My plan is to take my time, driving south from Bergen and seeing what I discover. Before this though, I’ve decided to go on a small detour towards Eidfjord and Vøringfossen, one of the largest waterfalls in Norway.
After this I’ll be heading back towards Odda, the nearest big town to the Trolltunga, probably the most famous promontory in the world. (That’s the one in all of those sickening Instagram pictures, and an obligatory photo opportunity on my Scandinavian roadtrip) After that the journey will continye towards Preikestolen, or The Pulpit Rock – a place that’s been on my bucket list for years. Once I’ve ticked these off my checklist, I’ll just drive south and see what I come across. I have made up my mind to go along the coast towards Kristiansand and to stay there relaxing by the sea. After six days and 800 odd miles (1300 km), I’ll catch my flight back home.
Tips On Driving In Norway
Driving in Norway is extremely relaxed, with no-one really using the horn and all drivers adhering to the prescribed speed limit. Speeding is expensive here – just 6-8km too fast will earn you a fine of around £60.
Many roads in Norway operate a toll system – all hire cars from Sixt have a chip installed which is automatically registered by the toll booths, and you can pay them all at the end. Unlike the UK you can see the influence of the tolls – roads are constantly being repaired and renewed, with the kind of potholes that we’ve become accustomed to back home unthinkable in Norway. Filling up the tank won’t be too much of a shock either – many petrol stations are actually cheaper than the average UK price. My economical compact car manages around 850 kilometers on a single tank of fuel.
Along the fjords the roads wind along, hugging the mountain side – be prepared for traffic from the other direction getting pretty close, as the majesty of the fjords are no secret among Norwegians and this is a popular camping area. Some places have huge bridges that span the rivers and valleys, but many are served by ferries that carry cars and pedestrians alike. These cost a small fee, but the crossing is well worth it if only for the view!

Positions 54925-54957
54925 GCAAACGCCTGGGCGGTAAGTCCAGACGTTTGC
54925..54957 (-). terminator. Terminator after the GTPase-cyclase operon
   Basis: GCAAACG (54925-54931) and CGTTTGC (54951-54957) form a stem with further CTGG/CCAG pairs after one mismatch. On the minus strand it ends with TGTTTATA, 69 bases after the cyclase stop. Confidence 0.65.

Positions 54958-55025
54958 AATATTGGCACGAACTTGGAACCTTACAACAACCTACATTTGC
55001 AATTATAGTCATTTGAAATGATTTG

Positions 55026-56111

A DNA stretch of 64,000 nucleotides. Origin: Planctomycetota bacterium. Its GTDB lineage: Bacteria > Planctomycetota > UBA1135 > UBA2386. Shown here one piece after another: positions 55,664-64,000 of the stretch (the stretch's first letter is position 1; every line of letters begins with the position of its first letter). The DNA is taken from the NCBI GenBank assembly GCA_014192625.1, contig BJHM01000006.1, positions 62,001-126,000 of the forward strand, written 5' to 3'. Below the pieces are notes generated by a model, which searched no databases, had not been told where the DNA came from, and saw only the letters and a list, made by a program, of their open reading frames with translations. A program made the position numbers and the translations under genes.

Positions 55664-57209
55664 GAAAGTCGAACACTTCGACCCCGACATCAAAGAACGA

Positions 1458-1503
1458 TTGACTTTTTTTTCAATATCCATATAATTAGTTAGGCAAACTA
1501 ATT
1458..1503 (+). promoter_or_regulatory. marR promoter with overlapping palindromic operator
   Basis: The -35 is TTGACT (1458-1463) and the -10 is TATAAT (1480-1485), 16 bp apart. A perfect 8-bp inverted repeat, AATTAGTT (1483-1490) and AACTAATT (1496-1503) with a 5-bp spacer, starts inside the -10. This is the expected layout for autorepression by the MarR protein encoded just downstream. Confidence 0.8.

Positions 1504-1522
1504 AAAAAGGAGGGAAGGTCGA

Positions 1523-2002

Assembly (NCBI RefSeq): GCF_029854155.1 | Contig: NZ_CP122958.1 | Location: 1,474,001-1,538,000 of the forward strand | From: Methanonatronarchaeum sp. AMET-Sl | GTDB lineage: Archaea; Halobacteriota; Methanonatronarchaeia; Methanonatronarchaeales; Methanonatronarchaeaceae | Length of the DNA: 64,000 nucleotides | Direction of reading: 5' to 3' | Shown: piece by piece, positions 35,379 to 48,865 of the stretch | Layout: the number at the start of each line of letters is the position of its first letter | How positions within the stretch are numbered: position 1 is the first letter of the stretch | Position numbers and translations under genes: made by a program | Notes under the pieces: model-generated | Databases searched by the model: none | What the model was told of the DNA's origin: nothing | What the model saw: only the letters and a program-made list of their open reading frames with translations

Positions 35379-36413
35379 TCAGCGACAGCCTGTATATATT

The journey is the reward: In Norway, the same kind of attitude to roadtrips as in the States applies.Quite often you’ll come across something spectacular by the roadside that deserves a little break, and maybe a photo or two. In Norway thoughm something spectacular really does mean spectacular – you’re sure to stumble across a natural wonder en route. On the route from Odda to Jørpeland for example there is the Låtefossen, a two-tier waterfall, which you discover just in passing. There is a small car park and a hut where you can buy souvenirs. The water here rushes down the mountain, making such a din that you can hardly hear yourself speak. Impressive!
So that I could be more flexible I only booked accommodation for the first two nights of my trip, finding somewhere to stay in the places that take my fancy along my route. Spontaneous hotel and Airbnb bookings reallu aren’t a problem in Norway – even just half a day before arrival it was still possible to rent a small cottage by the sea.
The Incredible Trolltunga
My first daytrip is the impressive hike to Trolltunga, a stark rocky outcrop near Odda, whose name means “Troll’s Tongue”. The climb up takes three to four hours, so it can be a bit challenging for those of us not used to physical activity. Even in June you should still expect snow up here, so pack well with enough water, provisions and decent hiking gear. The hike leads up over moorland, rocks, meadows and along the water – the red-painted T on rocks and trees is what you should be looking out for, as they mean you’re going the right way. Once you reach the top though, it’ll all seem worth it – the views are truly extraordinary. Trolltunga is one of the most dramatically beautiful cliffs in the world, and, much like the Pulpit Rock, a popular photo opportunity.